Up until now, I’ve been milling my grain with a Corona (aka Victoria) mill. This is a cheap mill made for grinding corn into flour for tortillas, not necessarily for crushing malt for brewing. There are some die-hard Corona mill supporters out there, claiming they can regularly get in the 80% efficiency range, but I never felt it gave me a good crush. In my experience, it was horribly imprecise, either spitting out uncracked grain or pulverizing both husk and kernel into flour. Add to that the small hopper and manual hand-crank operation, and it was time for a change (yes, you can motorize the Corona fairly easily, but I didn’t think it was worth the effort). I’m not doubting that people get good results with the Corona, but for me, it was too little, too late.

I did a bit of research, and wound up ordering a Barley Crusher mill. This is a highly rated, fairly inexpensive grain mill with two knurled steel rollers designed especially for brewing. I took advantage of the discount pricing BeerSmith is offering and ordered the 15 pound hopper model for $154 (with shipping). When the mill arrived this week, I was excited to try it out for this weekend’s brew.

In a word: amazing. The Barley Crusher took a little adjusting to – I ran a half pound of grain through to break it in, per the instructions, with no issues. Using a power drill which easily attached to the crank, it took about three seconds. However, when I loaded the hopper with 10 pounds of pale malt, the rollers wouldn’t grab the grain and just spun uselessly. A quick search online showed this isn’t an uncommon problem, but one that is easily solved – by loading the hopper with one scoop of grain first, I was able to “prime” the rollers and once they caught, I was free to load the hopper to capacity.

What would have taken me the better part of an hour with the Corona took no more than three minutes with my DeWalt drill and the Barley Crusher. More importantly, however, was the look of the crush – the kernels were all cracked nicely, but the husks were still intact – perfect for setting a filter bed in the mashtun. I crossed my fingers, hoping this would boost my numbers a bit.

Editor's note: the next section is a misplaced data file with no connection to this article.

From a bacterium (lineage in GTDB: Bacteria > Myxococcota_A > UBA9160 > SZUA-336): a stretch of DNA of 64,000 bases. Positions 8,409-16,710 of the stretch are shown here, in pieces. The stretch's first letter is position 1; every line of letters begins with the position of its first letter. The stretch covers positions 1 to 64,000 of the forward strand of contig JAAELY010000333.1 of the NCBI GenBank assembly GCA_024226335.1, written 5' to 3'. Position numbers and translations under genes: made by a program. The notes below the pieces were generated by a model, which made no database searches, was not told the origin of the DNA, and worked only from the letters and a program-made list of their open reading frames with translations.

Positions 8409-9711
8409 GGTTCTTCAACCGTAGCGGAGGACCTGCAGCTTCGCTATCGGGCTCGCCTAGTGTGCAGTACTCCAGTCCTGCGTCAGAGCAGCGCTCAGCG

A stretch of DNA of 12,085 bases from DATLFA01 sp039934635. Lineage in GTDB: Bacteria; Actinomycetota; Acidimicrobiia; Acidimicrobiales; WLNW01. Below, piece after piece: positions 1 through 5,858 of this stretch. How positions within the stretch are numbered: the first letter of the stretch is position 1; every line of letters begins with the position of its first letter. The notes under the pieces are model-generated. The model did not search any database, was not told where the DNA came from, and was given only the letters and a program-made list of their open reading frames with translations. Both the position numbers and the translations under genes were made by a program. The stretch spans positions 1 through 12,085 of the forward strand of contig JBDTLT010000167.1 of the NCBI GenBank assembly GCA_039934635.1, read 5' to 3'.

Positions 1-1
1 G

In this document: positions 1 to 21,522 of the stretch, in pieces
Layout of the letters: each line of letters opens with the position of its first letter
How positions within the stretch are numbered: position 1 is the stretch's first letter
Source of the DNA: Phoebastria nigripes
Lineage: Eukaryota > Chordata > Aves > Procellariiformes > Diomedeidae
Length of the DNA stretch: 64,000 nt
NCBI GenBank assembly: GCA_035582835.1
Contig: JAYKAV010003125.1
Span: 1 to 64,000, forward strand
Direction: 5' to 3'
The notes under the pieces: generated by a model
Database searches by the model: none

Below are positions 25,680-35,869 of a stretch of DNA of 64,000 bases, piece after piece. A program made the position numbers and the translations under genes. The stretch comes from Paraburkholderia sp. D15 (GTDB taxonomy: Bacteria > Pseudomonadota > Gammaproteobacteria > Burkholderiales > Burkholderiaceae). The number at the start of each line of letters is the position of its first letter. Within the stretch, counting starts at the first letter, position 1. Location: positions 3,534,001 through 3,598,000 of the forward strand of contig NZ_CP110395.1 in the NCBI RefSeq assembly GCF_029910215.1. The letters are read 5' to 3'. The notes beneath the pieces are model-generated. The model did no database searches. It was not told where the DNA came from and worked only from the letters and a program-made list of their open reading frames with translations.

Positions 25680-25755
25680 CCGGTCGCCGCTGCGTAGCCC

I noticed a difference during sparging and lautering – my wort ran clear faster, and I had no hint of a stuck sparge. I measured my pre-boil efficiency and came out over 75% – about a 20% boost just from changing one piece of equipment! Now, my brewhouse efficiency (true efficieny, into the fermentor) dropped quite a bit, but that was due to excess wort losses – I had trouble racking into the fermentor due to a clogged bazooka screen in the kettle (using whole leaf hops without a hop bag = dumb). At the end of the brew, I clocked in at 5 gallons of 1.060 OG wort when I was expecting 6 gallons of 1.061. The volume difference killed my brewhouse efficiency, but my recipe was calculated at an estimate of 70%, so it all balanced out in the end. I’m happy – my last brew came in 18 points under gravity, so this is a major improvement!

I will keep chasing my numbers and reporting back here – if I want to start formulating my own recipes and brewing to consistency, I need to dial in my system exactly. That means getting good sugar extraction from my mash, figuring oiut my evaporation rate, and determining exactly how much water/wort is lost to grain absorbtion and tun/kettle deadspace.